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Health

Summer Heat Safety Tips by the Spring Fire Department

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As the mercury rises to triple digits, the Spring Fire Department urges residents to leave the heat to the firefighters and learn how to prevent three key types of heat related illnesses: heat cramps, heat exhaustion and heat stroke.

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Spring Fire Department EMS Coordinator John Bradley says people may experience heat related illnesses when they are outside for extended periods of time with inadequate hydration. You do not necessarily have to be physically exerting yourself to be at a higher risk in the heat.

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Photo: John Bradley, Spring Fire Department EMS Coordinator

“Any call that we run, there could be a heat related illness associated with it depending on what they’re doing, like construction workers, kids playing outside, football during high school ‘two-a-days’, summer band practice, cutting the grass or hanging out at the pool,” Bradley said. “Heat related illnesses come from being out in the heat and not staying properly hydrated and doing anything from mild to heavy exercise during that time.”

 

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According to Cypress Creek EMS Senior Training Supervisor Jonathan Coyle, the signs of heat related illness to watch out for include when a person is profusely sweating, appears to have stopped sweating, muscle cramps, extreme thirst or acting strange. He recommends calling 9-1-1 for these symptoms.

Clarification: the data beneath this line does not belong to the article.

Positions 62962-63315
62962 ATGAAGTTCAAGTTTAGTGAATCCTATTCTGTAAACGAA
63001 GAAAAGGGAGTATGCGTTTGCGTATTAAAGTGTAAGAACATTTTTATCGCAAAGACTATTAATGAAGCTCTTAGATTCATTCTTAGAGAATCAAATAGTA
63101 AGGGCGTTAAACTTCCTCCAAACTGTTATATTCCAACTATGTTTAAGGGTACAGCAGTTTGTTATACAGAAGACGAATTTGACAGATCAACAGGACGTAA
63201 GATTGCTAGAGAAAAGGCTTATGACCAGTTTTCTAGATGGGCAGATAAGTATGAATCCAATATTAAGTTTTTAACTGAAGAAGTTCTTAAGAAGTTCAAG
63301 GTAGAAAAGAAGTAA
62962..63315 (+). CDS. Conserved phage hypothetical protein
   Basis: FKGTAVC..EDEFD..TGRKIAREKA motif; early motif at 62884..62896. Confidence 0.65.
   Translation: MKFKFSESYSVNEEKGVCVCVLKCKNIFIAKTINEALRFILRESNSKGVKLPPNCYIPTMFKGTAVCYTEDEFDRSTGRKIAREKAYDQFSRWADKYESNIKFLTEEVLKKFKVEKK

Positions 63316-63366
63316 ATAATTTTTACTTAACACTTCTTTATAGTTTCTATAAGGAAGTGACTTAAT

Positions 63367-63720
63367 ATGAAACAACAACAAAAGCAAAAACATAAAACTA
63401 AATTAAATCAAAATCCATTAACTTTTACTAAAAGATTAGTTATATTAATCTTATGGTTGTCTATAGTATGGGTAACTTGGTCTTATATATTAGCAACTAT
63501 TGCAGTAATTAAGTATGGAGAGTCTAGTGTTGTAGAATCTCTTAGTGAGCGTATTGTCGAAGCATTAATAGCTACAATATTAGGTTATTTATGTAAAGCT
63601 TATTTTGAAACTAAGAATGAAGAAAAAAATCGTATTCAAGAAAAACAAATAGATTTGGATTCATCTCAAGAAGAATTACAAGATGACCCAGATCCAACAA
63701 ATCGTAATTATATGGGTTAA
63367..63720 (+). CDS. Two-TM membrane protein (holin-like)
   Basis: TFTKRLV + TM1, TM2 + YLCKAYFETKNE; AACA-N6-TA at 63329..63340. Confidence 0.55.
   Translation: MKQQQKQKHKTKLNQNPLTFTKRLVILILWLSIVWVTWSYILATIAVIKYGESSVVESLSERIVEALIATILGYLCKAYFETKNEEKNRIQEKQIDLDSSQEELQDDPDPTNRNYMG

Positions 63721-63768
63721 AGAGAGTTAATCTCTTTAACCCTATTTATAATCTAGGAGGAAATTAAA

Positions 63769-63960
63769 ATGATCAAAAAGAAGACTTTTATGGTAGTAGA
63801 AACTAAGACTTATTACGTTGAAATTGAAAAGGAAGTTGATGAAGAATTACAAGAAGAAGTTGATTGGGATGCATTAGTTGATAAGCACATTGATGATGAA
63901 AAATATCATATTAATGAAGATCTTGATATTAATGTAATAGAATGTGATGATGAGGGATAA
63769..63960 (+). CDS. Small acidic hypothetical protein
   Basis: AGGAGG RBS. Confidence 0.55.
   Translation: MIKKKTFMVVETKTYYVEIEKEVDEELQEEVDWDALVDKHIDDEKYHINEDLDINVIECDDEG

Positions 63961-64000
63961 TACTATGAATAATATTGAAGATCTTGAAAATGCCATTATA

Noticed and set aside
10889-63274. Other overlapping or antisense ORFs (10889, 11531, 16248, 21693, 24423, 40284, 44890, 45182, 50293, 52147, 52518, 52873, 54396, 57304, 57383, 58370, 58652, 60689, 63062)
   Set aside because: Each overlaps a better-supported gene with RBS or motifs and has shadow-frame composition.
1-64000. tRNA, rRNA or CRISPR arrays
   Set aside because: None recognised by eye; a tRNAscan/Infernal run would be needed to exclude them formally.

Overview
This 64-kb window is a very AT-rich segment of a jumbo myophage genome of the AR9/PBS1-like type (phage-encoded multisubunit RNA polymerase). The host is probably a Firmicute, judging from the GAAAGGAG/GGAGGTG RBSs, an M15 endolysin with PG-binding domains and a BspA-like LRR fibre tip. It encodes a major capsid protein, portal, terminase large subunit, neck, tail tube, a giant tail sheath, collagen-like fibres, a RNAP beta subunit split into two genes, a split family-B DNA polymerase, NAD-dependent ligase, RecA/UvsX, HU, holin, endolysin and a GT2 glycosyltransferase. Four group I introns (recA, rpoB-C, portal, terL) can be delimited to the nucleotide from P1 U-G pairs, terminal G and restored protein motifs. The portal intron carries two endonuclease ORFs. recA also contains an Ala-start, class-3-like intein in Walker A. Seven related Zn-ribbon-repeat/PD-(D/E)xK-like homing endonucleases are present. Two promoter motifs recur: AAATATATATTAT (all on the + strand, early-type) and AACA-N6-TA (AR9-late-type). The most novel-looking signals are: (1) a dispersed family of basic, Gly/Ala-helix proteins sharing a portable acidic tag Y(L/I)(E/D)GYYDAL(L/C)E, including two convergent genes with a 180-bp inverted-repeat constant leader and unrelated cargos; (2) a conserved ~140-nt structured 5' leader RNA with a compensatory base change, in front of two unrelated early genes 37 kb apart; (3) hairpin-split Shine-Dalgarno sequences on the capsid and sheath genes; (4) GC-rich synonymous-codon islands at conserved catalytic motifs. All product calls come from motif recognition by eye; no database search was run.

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PHOTO: Jonathan Coyle (right) congratulating one of the Spring Fire Department’s most recent EMT-B class graduates, Jacob Lawall.

“Heat stroke is absolutely life threatening and basically what’s happening is the internal organs are becoming damaged because of excessive heat and usually during this the patients have stopped sweating because they’ve used up all the fluids in their bodies and they’re not acting right,” Coyle said.

In order to avoid heat related illness while working outside, Coyle suggests that residents take regular breaks in the air conditioning, wear sunscreen, drink a bottle of water every 30 minutes to an hour and work with a partner that can keep an eye on them.

There are too many times that 9-1-1 doesn’t get called until someone is in what’s called heat stroke.

“We would much rather be called out at the first sign of a heat emergency than wait later on down the road when it’s a life threatening emergency,” Coyle said.

 

 

Hannah Falcon is a sophomore Communication major at Texas A&M University. A Staff Writer and Life & Arts Editor for the Texas A&M Battalion, Falcon is spending the summer as a volunteer writer for Spring Fire Community News.

Source: Spring Fire Department

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